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6 Mar 2007 : Column 1885W—continued


Mr. Dismore: To ask the Minister of State, Department for Constitutional Affairs how much legal aid was paid to advice agencies in London in each of the last three years; what the anticipated amount will be in each of the next two years; what the percentage difference is between the two amounts; and if she will make a statement. [124865]

Vera Baird: Expenditure on Not for Profit organisations in London over the last three years was as follows:

Expenditure (£)

2003-04

13,380,248

2004-05

21,645,383

2005-06

18,465,876


The reduction in expenditure in 2005-06 reflects some substantial changes to large contracts as part of a restructuring of immigration supply. Excluding such contracts, expenditure increased from £12,921,176 in 2004-05 to £14,596,125 in 2005-06.

New arrangements for funding will bring the allocation of funds in the next two years closer to estimates of need.

Mr. Dismore: To ask the Minister of State, Department for Constitutional Affairs how many clients received legal advice from voluntary sector advice organisations paid for by legal aid in London in each of the last three years; what estimate she has made of the likely change in this number as a result of the planned legal aid changes; and if she will make a statement. [124989]

Vera Baird: The Legal Services Commission does not keep records of the number of clients who receive legal aid. It does however record the number of New Matter Starts (NMS) or individual instances of legal help.

For the last three years the number of New Matter Starts delivered by Not for Profit agencies was as follows:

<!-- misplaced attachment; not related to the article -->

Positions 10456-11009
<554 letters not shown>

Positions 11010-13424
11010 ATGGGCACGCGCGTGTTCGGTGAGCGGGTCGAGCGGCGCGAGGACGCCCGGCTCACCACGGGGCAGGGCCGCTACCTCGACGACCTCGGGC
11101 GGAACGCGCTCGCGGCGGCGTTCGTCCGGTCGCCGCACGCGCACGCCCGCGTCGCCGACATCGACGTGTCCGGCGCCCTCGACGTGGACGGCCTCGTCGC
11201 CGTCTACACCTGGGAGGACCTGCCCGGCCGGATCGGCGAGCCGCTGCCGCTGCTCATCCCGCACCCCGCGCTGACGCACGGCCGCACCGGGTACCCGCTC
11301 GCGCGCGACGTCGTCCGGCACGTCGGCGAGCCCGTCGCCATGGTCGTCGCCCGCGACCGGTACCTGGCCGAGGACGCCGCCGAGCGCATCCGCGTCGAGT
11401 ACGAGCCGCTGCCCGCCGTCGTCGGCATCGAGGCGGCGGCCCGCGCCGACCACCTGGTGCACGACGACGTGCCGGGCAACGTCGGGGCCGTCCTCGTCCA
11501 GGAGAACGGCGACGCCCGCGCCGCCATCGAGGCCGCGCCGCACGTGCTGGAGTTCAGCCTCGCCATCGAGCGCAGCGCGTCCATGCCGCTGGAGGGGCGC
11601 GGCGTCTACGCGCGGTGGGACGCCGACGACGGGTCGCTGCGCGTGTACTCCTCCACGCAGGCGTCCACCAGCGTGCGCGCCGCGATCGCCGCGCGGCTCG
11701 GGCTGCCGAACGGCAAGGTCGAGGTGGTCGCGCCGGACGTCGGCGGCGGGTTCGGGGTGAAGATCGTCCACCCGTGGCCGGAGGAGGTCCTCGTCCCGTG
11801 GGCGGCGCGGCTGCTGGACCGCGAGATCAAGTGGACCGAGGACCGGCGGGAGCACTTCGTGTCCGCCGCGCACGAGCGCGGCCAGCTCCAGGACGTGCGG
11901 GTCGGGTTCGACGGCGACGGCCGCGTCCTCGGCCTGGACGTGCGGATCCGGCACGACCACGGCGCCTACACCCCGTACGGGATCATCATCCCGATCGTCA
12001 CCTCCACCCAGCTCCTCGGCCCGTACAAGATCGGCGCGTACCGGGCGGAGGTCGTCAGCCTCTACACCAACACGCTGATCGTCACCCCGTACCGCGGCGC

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Number of New Matter Starts

2003-04

17,999

2004-05

24,822

2005-06

31,791


The number of matter starts delivered by Not for Profit agencies in London in future years will depend on their ability to deliver increased numbers at competitive rates. Over the last two years their performance increased significantly as the figures above show, with productivity increasing by 19 per cent. over the last year.

Mr. Dismore: To ask the Minister of State, Department for Constitutional Affairs what assessment she has made of the likely geographical distribution of the availability of legal advice in London from (a) voluntary agencies and (b) the private sector as the consequence of planned legal aid changes; and if she will make a statement. [124991]

Vera Baird: In civil legal aid the Legal Services Commission expects the provision of advice by not for profit providers and the private sector in London to adapt so that areas where supply is currently strong will continue while areas with less provision will improve. Providers will be expected to manage what they deliver effectively in order to maximise the levels of advice delivered in categories and areas where demand is greatest.